The European Union has become the civilian arm of NATO, expanding ever nearer Russia at the insistence of the United States, which -- believe it or not -- is not actually a European nation at all. Were Norway to join the EU, that could mean trouble for Norway's fair and humane economy. But Britain? Britain is a drag on the EU, there at the insistence of the United States which needs puppet-veto power over any European moves toward independence, peace, environmental sustainability, or economic fairness. The EU's influence on Britain is largely to the benefit of the Brits.
There is perhaps a stronger case to be made that exiting the EU would be a move toward violence. This is the case for the EU as a model of peacemaking. For this argument I refer you to a new book by Vijay Mehta called Peace Beyond Borders: How the EU Brought Peace to Europe and How Exporting It Would End Conflicts Around the World. Let me make very clear that I think Mehta wildly exaggerates his case. Far more important to ending war in the world, I believe, are a number of other factors, the top two being: (1) Get the rich countries, led by the U.S. and Europe, to stop selling weapons to the world, and (2) Get the rich countries, led by the U.S. and Europe, to stop bombing, invading, and occupying poor countries.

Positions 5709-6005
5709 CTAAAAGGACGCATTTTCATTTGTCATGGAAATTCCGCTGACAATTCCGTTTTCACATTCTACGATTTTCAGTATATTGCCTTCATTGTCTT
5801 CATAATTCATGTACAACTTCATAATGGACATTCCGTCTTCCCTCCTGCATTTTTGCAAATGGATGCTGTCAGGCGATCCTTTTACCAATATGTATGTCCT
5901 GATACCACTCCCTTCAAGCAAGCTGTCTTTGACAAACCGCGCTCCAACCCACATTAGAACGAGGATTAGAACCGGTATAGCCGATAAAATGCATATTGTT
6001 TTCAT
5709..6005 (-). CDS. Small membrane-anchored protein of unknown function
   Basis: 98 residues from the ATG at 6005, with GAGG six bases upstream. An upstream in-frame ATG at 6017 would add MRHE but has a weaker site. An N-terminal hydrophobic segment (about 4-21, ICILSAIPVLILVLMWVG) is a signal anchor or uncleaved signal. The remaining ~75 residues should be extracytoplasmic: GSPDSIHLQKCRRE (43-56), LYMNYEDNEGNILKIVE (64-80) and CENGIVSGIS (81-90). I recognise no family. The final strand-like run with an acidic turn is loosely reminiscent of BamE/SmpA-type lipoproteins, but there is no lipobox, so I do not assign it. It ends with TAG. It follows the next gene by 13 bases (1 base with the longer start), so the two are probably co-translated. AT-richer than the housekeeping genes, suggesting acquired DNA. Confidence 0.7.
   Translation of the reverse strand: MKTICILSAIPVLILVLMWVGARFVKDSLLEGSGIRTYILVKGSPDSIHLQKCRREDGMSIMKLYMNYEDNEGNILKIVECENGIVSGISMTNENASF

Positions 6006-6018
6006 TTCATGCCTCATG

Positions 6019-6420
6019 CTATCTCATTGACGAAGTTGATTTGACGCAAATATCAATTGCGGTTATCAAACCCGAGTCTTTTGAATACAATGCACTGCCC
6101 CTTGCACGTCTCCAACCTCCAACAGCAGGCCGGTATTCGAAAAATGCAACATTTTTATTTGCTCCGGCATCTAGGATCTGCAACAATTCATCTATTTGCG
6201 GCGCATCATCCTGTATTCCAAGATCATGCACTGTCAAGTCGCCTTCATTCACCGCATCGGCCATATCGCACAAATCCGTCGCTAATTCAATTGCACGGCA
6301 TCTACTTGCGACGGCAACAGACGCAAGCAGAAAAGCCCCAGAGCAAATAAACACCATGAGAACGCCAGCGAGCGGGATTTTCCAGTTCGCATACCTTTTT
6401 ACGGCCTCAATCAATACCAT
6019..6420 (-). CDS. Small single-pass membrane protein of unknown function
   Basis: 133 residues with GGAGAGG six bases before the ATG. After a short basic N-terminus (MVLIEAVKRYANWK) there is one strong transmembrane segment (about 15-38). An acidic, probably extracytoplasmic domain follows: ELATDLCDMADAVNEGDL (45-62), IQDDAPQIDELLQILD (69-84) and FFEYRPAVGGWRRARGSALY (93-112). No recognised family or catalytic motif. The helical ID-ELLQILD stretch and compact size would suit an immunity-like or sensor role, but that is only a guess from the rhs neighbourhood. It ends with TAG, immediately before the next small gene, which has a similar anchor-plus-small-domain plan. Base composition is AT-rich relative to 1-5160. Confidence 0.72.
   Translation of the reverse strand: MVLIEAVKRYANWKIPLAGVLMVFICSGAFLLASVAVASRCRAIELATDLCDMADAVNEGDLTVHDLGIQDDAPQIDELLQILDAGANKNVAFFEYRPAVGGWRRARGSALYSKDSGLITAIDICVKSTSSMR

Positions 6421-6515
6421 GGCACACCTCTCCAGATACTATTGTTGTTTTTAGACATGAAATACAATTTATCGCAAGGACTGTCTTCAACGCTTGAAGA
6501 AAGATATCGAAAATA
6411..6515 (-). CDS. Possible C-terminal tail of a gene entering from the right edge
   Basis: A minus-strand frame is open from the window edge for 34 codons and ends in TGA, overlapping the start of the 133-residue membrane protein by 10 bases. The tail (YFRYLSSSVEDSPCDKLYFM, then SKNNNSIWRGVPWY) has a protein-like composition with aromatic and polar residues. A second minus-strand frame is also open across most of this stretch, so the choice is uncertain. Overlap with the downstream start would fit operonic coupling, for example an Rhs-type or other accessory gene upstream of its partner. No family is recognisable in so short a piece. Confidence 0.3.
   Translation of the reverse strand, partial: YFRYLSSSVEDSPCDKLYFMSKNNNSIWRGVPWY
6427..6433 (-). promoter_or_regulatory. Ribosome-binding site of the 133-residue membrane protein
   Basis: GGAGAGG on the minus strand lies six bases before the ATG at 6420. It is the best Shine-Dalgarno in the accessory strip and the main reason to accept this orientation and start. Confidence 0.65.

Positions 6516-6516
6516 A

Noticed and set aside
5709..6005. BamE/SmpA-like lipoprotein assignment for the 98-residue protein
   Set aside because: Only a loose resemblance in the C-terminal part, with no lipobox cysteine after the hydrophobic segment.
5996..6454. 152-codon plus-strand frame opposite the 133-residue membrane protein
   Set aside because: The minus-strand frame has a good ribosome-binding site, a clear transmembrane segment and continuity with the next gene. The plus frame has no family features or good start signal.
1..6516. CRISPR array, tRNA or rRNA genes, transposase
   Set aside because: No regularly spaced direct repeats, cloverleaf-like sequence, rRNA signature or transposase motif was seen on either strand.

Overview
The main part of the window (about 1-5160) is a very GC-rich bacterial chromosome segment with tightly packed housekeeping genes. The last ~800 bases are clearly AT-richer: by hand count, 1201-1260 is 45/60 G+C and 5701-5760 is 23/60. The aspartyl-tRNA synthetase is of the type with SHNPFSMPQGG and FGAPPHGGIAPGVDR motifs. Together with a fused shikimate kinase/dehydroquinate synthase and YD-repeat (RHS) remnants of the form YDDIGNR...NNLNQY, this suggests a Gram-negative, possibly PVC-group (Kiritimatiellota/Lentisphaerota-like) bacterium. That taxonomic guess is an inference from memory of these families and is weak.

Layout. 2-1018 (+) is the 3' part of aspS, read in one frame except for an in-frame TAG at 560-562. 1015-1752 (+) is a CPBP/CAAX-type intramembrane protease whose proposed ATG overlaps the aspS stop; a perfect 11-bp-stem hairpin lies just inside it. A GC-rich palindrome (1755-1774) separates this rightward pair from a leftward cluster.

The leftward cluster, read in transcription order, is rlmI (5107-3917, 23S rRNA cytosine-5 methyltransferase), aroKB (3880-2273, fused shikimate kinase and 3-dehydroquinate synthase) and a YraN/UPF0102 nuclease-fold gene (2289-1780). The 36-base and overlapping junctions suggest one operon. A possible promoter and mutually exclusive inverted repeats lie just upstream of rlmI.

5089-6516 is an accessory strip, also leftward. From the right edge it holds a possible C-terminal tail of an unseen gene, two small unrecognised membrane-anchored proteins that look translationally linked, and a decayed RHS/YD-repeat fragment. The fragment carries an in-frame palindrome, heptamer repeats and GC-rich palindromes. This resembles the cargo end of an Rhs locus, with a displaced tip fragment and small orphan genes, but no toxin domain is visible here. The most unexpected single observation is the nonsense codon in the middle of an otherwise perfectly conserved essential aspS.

The EU's supposed 70 years of peace leaves out massive warmaking abroad, as well as wars in Yugoslavia. The case for the EU's bringing of peace and prosperity has to explain Norwegian and Icelandic peace and prosperity as tangential effects of the EU's orbit. Bestowing a Nobel Prize on a leading warmaking region of the world, a prize meant to fund disarmament activists given to the EU which could fund itself by buying a bit less weaponry -- that was an insult to the world and to Alfred Nobel's will.
But, within its proper scope, there is nonetheless a major point to be made. Europe was for centuries the leading hotspot for war as well as its leading exporter. For an unprecedented 71 years Europe has been almost exclusively an exporter of war. The idea of a war within Europe is now almost unthinkable. Mehta argues that we ought to try thinking it, because a few slips could quickly bring it back again. Mehta credits the EU with having made peace normal through 10 mechanisms. I would add to these, of course, fear of nuclear holocaust, and cultural trends away from war acceptance. But here are the mechanisms: